Northland's tsunami siren testing was called off at the last minute over the weekend after a warning by New Zealand's civil defence chief.
Northland Civil Defence Emergency Management (CDEM) Group had been planning to go ahead with its usual end-of-daylight-saving testing of 200 sirens – New Zealand's largest network of its type - around the region on Sunday, in spite of the Covid-19 lockdown.
But a formal directive from Civil Defence director Sarah Stuart-Black on Saturday afternoon - less than 24 hours before the testing was due to start - ordered tsunami siren testing not proceed.
"I am of the opinion that testing a tsunami warning system may substantially contribute to the Covid-19 emergency by confusing the Government's alert level 4 instructions, causing people to move beyond their self-isolation 'bubbles', and potentially causing people to congregate in open places eg on evacuation routes," Stuart-Black said in her directive.
"In doing so, testing a tsunami warning system may also lead to individuals breaching the orders issued by the Director-General of Health under sections 70(f) and 70(m) of the Health Act on 3 April 2020 and 25 March 2020 (respectively).
"A person commits an offence who intentionally fails to comply with a direction given under section 91 of the CDEM Act 2002."
By Saturday afternoon, at the time of the directive, Northland CDEM Group had already widely promoted the testing. More than 150 volunteers were on standby to monitor the sirens for faults.
Stuart-Black said the 2pm directive came after a national-level request had already been made.
"The National Emergency Management Agency had previously requested to CDEM Groups through its usual channels that tests not proceed at this time, and the directive was later issued to ensure that this request was adhered to."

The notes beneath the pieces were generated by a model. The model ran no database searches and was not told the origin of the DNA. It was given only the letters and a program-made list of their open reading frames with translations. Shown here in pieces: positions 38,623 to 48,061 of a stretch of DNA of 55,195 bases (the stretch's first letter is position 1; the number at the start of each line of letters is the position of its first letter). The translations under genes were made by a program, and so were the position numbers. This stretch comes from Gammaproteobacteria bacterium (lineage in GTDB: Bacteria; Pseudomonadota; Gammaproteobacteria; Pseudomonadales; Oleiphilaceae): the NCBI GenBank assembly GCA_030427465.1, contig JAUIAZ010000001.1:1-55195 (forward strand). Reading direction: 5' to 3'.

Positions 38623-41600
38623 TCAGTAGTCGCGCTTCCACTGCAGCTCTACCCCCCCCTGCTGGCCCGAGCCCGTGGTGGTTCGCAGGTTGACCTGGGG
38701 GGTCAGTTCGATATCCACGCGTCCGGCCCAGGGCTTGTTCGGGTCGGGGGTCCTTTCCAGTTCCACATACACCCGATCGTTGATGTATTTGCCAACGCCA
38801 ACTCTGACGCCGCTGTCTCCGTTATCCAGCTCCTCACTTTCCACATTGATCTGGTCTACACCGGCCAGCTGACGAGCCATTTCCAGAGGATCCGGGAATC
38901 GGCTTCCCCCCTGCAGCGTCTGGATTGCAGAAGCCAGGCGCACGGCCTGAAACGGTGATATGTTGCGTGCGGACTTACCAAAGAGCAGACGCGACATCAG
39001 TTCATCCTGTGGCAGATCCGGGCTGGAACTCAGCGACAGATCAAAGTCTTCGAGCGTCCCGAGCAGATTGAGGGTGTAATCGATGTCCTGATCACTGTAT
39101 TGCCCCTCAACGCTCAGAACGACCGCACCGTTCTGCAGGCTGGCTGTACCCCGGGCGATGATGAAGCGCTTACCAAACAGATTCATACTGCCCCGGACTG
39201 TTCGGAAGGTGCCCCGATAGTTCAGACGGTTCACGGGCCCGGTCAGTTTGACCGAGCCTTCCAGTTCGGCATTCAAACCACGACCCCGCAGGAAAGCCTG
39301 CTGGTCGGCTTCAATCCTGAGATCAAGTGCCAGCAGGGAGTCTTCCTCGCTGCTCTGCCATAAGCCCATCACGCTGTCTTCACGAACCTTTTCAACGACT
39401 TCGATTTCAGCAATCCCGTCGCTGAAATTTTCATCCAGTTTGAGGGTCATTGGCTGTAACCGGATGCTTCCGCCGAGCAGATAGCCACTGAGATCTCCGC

Northlanders were notified of the cancellation via the Northland Civil Defence Facebook page about 2.45pm along with notifications to mobile phones via the Red Cross Hazard app shortly after.
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Northland CDEM executive group chairman Tony Phipps did not wish to comment on why the group had proceeded with its tsunami siren testing plan when civil defence groups had, prior to the directive, been told not to do so – other than to say it had cancelled it due to that directive.
Northland CDEM group manager Graeme MacDonald said late last week that the test was still taking place because New Zealand's tsunami risk was no different from its usual level.
"We're very much aware Northlanders have come through an extended period of drought and straight into the current nationwide lockdown," MacDonald said at the time.
"We also know we have people in the region at the moment who don't normally live here.
"So even though we know people are unsettled, we would not be doing them any favours if we didn't continue to test and maintain this valuable regional warning system."
Sirens from Te Hapua near Cape Reinga to Mangawhai in the south as well as Ruawai in the west would have been checked on Sunday as part of ongoing work ensuring the critical life-saving performance of New Zealand's biggest tsunami siren network.
More than 200 outdoor tsunami sirens around Northland – along with several hundred synchronised indoor sirens - were to sound simultaneously during the testing, firstly at 10am for 10 minutes and then at 10.30am for 30 seconds.
MacDonald said last week the volunteers had been briefed on how to do their monitoring safely under the level 4 lockdown.
Northland's tsunami sirens are funded and owned by the region's three district councils (Far North, Whangārei and Kaipara) and operated in a partnership which also includes the region's two electricity networks - Northpower and Top Energy.
Tsunami are one of Northland's main officially recognised natural disaster risks. They are in the top half dozen hazards the region faces, those generated from distant sources across the ocean ranked just ahead of locally-generated tsunami - such as happened with the 2016 Kaikoura earthquake.